Boeing, Boeing, Gone

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It’s typical Washington sleaze. Boeing was allowed to bid on a contract (worth hundreds of billions, as usual) to build flying refueling tankers, even though its bribes had been exposed earlier in the bidding process. Business as usual, I suppose, just don’t mention that corrupt crowd behind the curtain – the one that inflated the cost by 27 **billion** so that plenty of walkaround money would be available for all the DC neocon slush funds.

Unfortunately, only one low-level DoD procurement officer went to jail, and Boeing’s chairman was fired (not for the bribes, but for the bad publicity). Everybody else just stayed in the trough – and Boeing keeps it well watered.

One especially noxious DC neocon heads a “nonprofit” that has received millions from Boeing. He wrote endless op-eds advocating the corrupt deal before the bribes were publicly exposed. I wrote him: “Why don’t you ever mention your Boeing income in your byline?” No response, natch: being a neocon means never having to say you’re sorry.

As our dollars dive, we can at least savor the irony: Rumsfeld **hated** the French, who were the epitome of his “old Europe.” Now their Airbus Industrie will manufacture the tankers and get the dough. Boeing will no doubt remain as pushy as ever, but will apparently have a few billion less with which to bribe influential “Washington defense experts” in the near future.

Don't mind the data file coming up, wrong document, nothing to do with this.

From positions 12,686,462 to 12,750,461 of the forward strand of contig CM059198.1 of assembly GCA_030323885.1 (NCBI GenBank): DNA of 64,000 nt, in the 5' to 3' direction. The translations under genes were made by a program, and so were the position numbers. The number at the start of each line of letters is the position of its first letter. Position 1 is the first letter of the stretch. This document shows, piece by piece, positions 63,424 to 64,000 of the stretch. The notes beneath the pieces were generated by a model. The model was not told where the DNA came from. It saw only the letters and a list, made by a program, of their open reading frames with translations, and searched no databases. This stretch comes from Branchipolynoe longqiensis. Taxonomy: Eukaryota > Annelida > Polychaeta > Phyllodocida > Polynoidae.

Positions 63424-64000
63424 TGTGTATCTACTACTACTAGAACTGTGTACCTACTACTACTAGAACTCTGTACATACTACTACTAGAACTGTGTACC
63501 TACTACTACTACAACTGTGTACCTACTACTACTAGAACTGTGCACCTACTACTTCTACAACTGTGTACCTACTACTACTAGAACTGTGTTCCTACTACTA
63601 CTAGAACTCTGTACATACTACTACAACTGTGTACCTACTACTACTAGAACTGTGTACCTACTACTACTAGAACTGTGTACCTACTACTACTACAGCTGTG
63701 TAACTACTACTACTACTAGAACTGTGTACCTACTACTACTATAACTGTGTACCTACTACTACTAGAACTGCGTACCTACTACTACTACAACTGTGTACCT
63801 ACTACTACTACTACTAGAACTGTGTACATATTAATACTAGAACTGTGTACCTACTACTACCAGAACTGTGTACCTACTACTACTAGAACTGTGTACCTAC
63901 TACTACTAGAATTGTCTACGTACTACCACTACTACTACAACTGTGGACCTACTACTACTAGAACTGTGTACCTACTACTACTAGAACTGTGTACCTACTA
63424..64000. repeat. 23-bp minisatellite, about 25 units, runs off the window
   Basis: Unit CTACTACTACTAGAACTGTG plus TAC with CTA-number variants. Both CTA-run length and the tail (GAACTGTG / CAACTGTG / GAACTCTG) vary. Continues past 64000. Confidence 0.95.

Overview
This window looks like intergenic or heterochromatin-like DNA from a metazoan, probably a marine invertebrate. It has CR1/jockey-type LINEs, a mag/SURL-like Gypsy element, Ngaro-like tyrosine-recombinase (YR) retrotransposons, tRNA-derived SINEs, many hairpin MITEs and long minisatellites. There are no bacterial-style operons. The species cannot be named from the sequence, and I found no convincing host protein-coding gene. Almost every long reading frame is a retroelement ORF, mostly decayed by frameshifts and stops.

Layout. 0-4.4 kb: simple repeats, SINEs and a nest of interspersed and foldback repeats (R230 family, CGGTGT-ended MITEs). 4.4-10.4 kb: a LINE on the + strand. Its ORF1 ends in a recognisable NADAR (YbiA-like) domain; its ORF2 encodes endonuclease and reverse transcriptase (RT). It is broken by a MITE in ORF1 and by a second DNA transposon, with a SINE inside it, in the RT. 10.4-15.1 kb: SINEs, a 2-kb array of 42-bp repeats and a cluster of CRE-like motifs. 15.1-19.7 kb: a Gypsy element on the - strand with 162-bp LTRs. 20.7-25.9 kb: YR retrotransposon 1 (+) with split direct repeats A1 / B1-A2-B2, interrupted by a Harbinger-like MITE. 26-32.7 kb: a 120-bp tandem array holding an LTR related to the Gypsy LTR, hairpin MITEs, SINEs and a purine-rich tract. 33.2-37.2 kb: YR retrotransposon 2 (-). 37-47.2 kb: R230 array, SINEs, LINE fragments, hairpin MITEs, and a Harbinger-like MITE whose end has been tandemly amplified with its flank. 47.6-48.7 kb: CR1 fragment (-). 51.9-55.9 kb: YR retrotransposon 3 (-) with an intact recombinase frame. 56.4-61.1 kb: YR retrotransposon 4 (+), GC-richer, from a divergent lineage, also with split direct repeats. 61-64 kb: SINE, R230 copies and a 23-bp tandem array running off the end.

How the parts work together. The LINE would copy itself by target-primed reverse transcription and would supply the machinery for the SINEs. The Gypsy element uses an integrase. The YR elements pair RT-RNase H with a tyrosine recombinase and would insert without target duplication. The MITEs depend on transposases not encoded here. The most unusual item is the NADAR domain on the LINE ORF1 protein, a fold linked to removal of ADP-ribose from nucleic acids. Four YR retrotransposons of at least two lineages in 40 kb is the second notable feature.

See the corruption details below, from Wiki:
In May 2003, the US Air Force announced it would lease 100 KC-767 tankers to replace the oldest 136 of its KC-135s. The 10 year lease would give the USAF the option to purchase the aircraft at the end of the contract. In September 2003, responding to critics who argued that the lease was vastly more expensive than an outright purchase, the DOD announced a revised lease of 74 aircraft and purchase of 26.
In December 2003, the Pentagon announced the project was to be frozen while an investigation of allegations of corruption by one of its former procurement staffers, Darleen Druyun (who had moved to Boeing in January) was begun. The fallout of this resulted in the resignation of Boeing CEO Philip M. Condit and the termination of CFO Michael M. Sears. Harry Stonecipher, former McDonnell Douglas CEO and Boeing COO, replaced Condit on an interim basis.

Druyun pleaded guilty to inflating the price of the contract to favor her future employer and to passing information on the competing Airbus A330 MRTT bid (from EADS). In October 2004, she was sentenced to nine months in jail for corruption, fined $5,000, given three years of supervised release and 150 hours of community service.

In June 2003, Lockheed Martin sued Boeing alleging that the company had resorted to industrial espionage in 1998 to win the Evolved Expendable Launch Vehicle (EELV) competition. Lockheed alleged that the former employee Kenneth Branch, who went to work for McDonnell Douglas and Boeing, passed 25,000 proprietary documents to his new employers. Lockheed argued that these documents allowed Boeing to win 21 of the 28 tendered military satellite launches.

In July 2003, Boeing was penalized, with the Pentagon stripping $1 billion worth of contracts away from the company and awarding them to Lockheed Martin. Furthermore, the company was forbidden to bid for rocket contracts for a twenty-month period which expired in March 2005.

[note: Boeing had actually moved its corporate headquarters from Washington state to Chicago in an attempt to influence (former) speaker Hastert, who is from Illinois. Sorry, guys! He’s gone too!]

8:18 am on March 1, 2008